An Angel shark that is severely in danger of becoming extinct

The Smoothback angelshark (Squatina oculata) is a shark belonging to the family Squatinidae found in the eastern Atlantic and Mediterranean from Morocco to Angola. They are critically endangered. Their population has been depleted in the Mediterranean and are still actively fished off the coast of Africa.


Family: Squatinidae – Angel Sharks

Genus: Squatina 

Species: oculata


Phylum– Chordata

Class– Chondrichthyles


Infraclass– Euselachii

Superorder– Selachimorpha


Common NameAngel Sharks or Angelsharks

Family– Squatinidae

Common Name– Angel Sharks or Angelsharks




Average Size and Length: They are born between 9.4-10.6 inches. The maximum recorded was 5.2 feet.

Teeth and Jaw: They have expendable necks and trap-like jaws that can quickly snap upwards and hinge shut. They have long, needle-like teeth in the upper and in the lower jaws used for gripping.

Head: There are weakly bifurcated or lobed nasal barbels and weakly fringed anterior nasal flaps. The area between the eyes is concave. The eye-spiracle space is less than 1.5 times the eye length.

Denticles: There are large thorns on the snout and above the eyes.

Demographic, Distribution, Habitat, Environment and Range: The Smoothback angelshark can be found in the east Atlantic and Mediterranean from Morocco to Angola between 47°N – 29°S, 17°W – 37°E. They can be found on the continental shelves and the upper slopes anywhere from 66-1,640 feet, but mainly stay between 164-328 feet. They are considered demersal, subtropical.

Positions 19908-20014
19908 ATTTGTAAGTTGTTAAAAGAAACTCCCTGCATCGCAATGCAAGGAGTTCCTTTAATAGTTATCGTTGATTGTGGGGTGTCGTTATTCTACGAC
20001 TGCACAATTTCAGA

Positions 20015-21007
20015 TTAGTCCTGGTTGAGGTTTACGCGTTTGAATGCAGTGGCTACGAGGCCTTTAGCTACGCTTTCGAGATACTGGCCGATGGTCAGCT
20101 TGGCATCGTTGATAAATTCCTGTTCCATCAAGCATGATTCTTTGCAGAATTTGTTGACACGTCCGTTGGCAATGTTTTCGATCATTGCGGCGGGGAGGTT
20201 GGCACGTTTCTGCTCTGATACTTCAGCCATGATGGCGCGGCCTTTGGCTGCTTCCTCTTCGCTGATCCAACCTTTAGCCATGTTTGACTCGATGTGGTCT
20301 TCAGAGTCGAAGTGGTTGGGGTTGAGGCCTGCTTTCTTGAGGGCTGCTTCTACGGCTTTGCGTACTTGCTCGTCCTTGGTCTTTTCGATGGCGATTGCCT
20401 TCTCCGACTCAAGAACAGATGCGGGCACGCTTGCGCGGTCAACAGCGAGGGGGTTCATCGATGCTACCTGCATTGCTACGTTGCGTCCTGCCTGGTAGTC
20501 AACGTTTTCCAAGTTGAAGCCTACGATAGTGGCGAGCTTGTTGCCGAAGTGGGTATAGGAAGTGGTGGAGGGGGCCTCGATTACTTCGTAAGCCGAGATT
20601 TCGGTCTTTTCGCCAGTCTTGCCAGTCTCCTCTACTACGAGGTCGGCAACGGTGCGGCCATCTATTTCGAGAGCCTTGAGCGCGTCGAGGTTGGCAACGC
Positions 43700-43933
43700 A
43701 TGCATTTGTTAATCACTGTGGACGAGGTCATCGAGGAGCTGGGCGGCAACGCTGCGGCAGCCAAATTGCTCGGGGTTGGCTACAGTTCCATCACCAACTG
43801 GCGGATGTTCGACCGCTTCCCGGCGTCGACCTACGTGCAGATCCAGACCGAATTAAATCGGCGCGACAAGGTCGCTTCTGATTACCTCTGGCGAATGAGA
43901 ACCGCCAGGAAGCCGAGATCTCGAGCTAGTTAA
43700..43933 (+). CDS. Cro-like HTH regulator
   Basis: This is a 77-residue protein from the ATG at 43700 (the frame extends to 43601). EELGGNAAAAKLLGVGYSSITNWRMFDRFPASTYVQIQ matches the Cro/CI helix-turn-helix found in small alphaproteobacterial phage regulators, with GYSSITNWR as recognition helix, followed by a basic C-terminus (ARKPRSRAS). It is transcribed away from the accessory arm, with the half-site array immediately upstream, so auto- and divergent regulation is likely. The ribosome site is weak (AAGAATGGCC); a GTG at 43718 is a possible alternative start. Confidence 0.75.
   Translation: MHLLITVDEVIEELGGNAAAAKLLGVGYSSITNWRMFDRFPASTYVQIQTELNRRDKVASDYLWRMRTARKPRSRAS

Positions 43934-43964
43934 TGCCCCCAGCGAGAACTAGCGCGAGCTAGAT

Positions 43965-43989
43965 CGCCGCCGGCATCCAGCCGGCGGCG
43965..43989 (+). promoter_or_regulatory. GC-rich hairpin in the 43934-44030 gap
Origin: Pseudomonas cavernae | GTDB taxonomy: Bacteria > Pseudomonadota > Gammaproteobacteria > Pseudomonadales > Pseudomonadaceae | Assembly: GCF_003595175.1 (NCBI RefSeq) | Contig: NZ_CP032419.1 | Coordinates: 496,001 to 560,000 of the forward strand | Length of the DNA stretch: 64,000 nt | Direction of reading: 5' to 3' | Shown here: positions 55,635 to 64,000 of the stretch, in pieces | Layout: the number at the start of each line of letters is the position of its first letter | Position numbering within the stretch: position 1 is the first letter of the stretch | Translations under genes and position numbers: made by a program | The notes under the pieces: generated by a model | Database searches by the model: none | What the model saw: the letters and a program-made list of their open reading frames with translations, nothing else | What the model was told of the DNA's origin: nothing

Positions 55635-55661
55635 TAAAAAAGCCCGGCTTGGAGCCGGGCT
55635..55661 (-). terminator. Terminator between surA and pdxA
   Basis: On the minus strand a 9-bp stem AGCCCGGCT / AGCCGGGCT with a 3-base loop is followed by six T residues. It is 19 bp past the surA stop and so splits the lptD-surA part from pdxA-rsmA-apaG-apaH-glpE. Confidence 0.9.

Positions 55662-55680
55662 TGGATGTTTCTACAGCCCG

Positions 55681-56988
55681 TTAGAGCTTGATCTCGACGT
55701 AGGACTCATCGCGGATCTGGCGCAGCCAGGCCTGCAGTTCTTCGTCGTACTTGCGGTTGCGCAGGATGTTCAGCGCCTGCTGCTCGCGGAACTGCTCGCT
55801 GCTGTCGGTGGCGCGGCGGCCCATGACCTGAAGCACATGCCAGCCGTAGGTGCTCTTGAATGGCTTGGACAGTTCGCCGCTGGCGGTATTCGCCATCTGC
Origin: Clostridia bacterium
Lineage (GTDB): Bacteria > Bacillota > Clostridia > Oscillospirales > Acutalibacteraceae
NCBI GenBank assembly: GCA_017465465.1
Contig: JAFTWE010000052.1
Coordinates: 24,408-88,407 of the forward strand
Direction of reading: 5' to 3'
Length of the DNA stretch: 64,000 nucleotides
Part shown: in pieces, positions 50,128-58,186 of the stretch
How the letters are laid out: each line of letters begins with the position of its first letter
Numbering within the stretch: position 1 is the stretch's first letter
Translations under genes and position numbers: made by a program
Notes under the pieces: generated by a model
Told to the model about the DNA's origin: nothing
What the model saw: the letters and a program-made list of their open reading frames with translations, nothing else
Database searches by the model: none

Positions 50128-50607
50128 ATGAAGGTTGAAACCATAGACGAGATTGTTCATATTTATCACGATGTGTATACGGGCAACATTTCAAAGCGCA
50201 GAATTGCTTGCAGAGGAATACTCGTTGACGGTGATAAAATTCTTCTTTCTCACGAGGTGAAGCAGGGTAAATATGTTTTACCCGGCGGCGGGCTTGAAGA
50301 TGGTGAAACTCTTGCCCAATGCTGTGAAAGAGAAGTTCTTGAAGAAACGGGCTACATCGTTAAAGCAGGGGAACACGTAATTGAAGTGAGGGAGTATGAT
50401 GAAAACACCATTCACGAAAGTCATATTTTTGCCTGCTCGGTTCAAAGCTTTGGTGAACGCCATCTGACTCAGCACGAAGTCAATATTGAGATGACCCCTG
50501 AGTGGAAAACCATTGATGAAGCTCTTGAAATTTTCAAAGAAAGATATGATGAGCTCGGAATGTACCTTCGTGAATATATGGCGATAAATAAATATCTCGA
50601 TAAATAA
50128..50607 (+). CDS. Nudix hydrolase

Research suggests that the Gulf of Tunis may be a nursery area.

Diet: They will eat small fish, squid, octopus, crabs and shrimp.

Ram-Suction Index: They have an RSI more towards the suction end of the scale. They lay flat and still on the bottom, when the time comes, they lung at prey and suck it into their mouths with negative pressure.

Aesthetic Identification: The Smoothback angelshark is grey-brown with small round white and blackish-looking spots. There is a white nuchal spot. There are symmetrical large dark blotches or spots on the base and the rear tip of the pectoral fins, tail base and under the dorsal fins. There are sometimes symmetrical, white-edged dark ocelli. The dorsal and caudal fin margins are white. The pectoral and pelvic fin margins are dusky. The first dorsal-fin origin is usually well behind the rear tips of pelvic fins. There is no anal fin.

Biology and Reproduction: Biology and reproduction is unknown, however presumably ovoviviparous. Research suggests gestation is around 12 months and litter sizes may be between 5-8 pups.

Behavioral Traits, Sensing and Intelligence: The Smoothback angelshark lies buried on the muddy bottom waiting and ready to ambush prey. They can remain still on the bottom for extremely long and extended periods of time.

Smoothback angelsharks have a unique way of breathing compared to most other benthic sharks and fish. They do not pump out water from the oropharyngeal cavity. Instead, they use gill flaps located on the sides of their head to pump out water during respiration. Doing so also allows them to be more unnoticeable and prevent detection from unwanted predators.

Smoothback Angelshark Future and Conservation: The Smoothback angelshark is critically endangered. They are actively fished off the coast of Africa, and are bycatch in other locations. Their population in the Mediterranean has been depleted.

Smoothback Angelshark Recorded Attacks on Humans: Smoothback angelsharks aren’t dangerous to humans unless provoked. Because of their powerful jaws and sharp teeth, they can inflict injury on anyone or anything that may pose a threat to them. There have been cases of Angel sharks biting divers that have tried to restrain them, approach too close to the head, corner them, or grab their tails.